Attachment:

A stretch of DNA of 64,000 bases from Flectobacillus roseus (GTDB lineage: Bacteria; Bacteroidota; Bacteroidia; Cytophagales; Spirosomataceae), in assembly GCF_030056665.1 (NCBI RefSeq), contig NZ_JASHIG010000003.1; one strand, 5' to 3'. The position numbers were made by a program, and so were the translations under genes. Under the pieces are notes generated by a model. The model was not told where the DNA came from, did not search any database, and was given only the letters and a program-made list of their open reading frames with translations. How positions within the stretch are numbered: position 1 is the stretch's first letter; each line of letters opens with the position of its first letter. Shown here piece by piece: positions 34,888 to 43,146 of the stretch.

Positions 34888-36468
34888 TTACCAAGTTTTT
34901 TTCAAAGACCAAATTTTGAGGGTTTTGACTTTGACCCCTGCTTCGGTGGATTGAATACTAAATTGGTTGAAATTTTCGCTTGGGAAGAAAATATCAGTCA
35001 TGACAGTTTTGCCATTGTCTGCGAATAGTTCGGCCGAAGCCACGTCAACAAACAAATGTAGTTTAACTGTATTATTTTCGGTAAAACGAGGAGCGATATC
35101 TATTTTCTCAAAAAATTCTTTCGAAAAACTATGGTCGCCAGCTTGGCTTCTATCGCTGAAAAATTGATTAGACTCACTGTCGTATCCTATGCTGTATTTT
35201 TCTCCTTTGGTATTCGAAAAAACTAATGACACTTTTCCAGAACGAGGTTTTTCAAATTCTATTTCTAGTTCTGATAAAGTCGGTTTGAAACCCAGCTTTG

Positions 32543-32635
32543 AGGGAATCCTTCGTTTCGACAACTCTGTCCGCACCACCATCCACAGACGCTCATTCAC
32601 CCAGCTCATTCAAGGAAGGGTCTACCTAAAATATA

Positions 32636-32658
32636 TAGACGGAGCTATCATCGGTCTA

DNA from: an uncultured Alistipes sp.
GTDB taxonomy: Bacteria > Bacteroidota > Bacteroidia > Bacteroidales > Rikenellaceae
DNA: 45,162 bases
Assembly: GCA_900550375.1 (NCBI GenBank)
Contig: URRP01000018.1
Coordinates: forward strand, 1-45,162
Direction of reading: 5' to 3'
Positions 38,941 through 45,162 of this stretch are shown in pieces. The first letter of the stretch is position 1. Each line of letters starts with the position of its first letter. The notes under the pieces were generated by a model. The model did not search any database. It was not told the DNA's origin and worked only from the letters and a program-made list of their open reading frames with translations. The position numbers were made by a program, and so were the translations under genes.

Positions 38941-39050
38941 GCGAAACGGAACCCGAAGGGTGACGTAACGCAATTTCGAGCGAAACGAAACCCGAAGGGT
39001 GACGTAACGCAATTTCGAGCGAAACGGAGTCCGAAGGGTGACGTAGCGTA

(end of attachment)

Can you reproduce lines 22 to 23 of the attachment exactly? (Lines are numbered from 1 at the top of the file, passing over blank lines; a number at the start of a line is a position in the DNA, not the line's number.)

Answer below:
38941 GCGAAACGGAACCCGAAGGGTGACGTAACGCAATTTCGAGCGAAACGAAACCCGAAGGGT
39001 GACGTAACGCAATTTCGAGCGAAACGGAGTCCGAAGGGTGACGTAGCGTA